Almost 21% of the United States population is looking for banking options that suit their needs, primarily because what they have right now isn’t sufficient.
Who are they? Independent contractors, also referred to as independent workers and gig workers.
Not only are these “untethered” workers looking for new banking options, but they are growing collectively very rapidly. Jobs platform MBO Partners estimates that over half of all U.S. workers will be independent by 2025.
Yet, large chunks of this population don’t have the banking tools they need to run their solo/small businesses or work in their respective fields, according to new data from Abound, which assists in providing benefits via APIs. That makes the segment potentially one of the most receptive to opening new bank accounts.
“This means that banks wanting to serve a new target audience and grow the future of the independent economy can step into this gap in the industry,” an Abound report reads.
And there is a fairly large gap. The majority (51%) of independent workers don’t have a separate account for their business income and instead funnel their self-employed income into personal accounts, Abound states. Of those who pool their funds into a single account, almost half (46%) say they would like to open a new, separate business account in the next year — which the software company estimates to be 16 million of the 68 million independent workers in the industry today.
On top of that, over two-thirds (68%) of independent workers say they are likely to change their current banking provider altogether in the next year.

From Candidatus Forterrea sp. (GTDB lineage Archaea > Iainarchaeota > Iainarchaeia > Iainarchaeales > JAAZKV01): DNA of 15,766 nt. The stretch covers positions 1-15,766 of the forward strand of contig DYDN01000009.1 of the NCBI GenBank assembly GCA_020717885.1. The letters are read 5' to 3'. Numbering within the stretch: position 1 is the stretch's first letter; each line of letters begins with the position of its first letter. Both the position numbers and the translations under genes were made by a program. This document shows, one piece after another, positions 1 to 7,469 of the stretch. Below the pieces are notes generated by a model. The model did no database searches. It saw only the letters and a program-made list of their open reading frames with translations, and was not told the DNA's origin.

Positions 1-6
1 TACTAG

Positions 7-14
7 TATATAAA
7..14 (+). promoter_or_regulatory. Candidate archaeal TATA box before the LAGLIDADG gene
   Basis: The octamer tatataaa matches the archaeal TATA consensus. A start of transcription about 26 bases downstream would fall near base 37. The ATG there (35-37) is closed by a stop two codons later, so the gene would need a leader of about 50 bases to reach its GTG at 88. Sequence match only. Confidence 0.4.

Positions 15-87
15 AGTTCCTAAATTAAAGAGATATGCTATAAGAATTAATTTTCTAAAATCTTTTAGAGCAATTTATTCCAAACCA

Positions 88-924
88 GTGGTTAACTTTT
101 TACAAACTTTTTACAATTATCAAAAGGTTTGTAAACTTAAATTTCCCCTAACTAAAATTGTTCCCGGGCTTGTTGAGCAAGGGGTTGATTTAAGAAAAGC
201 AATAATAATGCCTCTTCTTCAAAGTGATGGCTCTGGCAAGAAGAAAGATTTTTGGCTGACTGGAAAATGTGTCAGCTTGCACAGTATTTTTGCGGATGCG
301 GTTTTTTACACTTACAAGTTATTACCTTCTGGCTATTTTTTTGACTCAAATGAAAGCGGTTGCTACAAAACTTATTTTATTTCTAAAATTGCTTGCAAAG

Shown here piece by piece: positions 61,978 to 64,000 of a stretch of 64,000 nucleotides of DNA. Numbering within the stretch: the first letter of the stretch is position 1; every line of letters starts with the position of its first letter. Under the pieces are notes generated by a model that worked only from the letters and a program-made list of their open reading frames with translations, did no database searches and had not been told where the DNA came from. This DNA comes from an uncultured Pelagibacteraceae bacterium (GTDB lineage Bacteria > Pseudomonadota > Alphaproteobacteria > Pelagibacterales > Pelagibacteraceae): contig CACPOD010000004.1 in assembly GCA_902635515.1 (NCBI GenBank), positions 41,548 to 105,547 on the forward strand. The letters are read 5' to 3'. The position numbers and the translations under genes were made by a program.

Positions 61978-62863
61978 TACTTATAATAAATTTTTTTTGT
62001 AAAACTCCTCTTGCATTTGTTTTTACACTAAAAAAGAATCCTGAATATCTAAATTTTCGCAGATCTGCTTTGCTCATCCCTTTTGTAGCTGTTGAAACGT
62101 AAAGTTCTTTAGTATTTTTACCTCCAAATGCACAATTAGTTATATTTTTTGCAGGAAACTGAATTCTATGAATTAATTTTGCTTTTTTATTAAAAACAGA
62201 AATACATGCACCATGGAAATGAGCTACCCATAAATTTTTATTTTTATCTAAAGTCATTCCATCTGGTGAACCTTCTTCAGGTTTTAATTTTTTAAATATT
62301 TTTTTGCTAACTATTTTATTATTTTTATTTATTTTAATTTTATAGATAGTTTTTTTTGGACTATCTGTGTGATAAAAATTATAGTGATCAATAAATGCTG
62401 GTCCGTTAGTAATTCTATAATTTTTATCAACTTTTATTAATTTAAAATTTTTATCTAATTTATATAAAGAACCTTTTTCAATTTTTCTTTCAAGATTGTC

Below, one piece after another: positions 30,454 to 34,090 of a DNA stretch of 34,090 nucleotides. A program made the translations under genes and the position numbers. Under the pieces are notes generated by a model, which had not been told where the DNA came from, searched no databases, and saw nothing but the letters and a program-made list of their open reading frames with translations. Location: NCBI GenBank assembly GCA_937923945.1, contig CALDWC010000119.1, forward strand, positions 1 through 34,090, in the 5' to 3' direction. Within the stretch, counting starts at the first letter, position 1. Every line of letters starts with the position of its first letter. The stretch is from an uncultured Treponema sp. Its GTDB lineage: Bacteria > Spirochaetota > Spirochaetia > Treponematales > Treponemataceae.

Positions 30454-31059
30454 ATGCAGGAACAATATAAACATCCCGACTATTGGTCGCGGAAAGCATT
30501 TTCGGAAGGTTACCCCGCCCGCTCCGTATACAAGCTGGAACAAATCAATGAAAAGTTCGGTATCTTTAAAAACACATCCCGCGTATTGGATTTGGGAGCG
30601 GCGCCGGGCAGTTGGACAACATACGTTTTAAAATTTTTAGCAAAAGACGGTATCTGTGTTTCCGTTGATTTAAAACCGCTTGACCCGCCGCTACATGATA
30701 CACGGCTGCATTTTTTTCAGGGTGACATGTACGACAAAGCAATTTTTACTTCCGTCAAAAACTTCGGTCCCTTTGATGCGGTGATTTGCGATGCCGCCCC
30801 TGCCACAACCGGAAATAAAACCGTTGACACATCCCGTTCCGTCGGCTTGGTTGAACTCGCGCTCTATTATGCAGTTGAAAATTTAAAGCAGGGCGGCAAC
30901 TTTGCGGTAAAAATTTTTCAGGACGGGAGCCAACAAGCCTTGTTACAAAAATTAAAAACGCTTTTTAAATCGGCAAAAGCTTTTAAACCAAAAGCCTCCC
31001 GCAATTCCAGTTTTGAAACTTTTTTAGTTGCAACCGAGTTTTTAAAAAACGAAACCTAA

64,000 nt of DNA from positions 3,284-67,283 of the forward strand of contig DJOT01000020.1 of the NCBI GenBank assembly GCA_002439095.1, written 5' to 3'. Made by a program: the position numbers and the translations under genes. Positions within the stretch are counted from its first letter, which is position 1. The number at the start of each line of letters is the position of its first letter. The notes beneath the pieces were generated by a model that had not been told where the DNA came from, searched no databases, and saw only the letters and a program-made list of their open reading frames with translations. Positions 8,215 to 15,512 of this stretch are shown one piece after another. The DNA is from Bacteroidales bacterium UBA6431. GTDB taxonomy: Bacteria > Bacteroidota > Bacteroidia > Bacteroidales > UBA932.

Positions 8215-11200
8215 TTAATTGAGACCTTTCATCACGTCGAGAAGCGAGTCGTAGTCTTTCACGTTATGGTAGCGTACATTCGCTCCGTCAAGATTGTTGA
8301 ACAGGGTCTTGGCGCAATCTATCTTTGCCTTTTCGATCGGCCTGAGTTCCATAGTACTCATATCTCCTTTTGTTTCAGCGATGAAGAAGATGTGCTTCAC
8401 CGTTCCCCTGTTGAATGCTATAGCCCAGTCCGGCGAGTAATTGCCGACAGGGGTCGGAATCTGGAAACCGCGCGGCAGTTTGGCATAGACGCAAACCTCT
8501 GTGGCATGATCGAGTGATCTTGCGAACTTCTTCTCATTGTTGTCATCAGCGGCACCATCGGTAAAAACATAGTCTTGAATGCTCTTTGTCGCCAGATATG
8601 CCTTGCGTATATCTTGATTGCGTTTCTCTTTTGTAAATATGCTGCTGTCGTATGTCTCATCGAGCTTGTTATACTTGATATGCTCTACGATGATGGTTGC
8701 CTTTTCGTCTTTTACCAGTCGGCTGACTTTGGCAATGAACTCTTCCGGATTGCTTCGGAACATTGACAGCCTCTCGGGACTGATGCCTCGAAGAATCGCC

Learn More: Trendwatch: Banking Services and the Gig Economy
Community banks and credit unions stand to benefit from the gig worker boom, but are up against a cadre of specialized neobanks.
Gilad Uziely, Co-Founder of Lance — a neobank specializing in the freelance movement — says that these financial products for independent workers will need to be flexible, among other attributes.
“Flexibility will accommodate the increasingly dramatic shifts independent workers take between work contexts and their related finances. It’s never been easier to shift from one job to multiple income streams — thanks to marketing software, ecommerce platforms and marketplaces,” Uziely maintains.
A Glance at the Independent Workforce
Independent worker is a loose definition in the 21st century. Abound says that the term can include independent contractors, freelancers, content creators and on-call workers (such as nurses and professionals in the health industry). As mentioned, they are also referred to as gig workers, which the independent world often correlates with the Doordashes and Ubers of the world.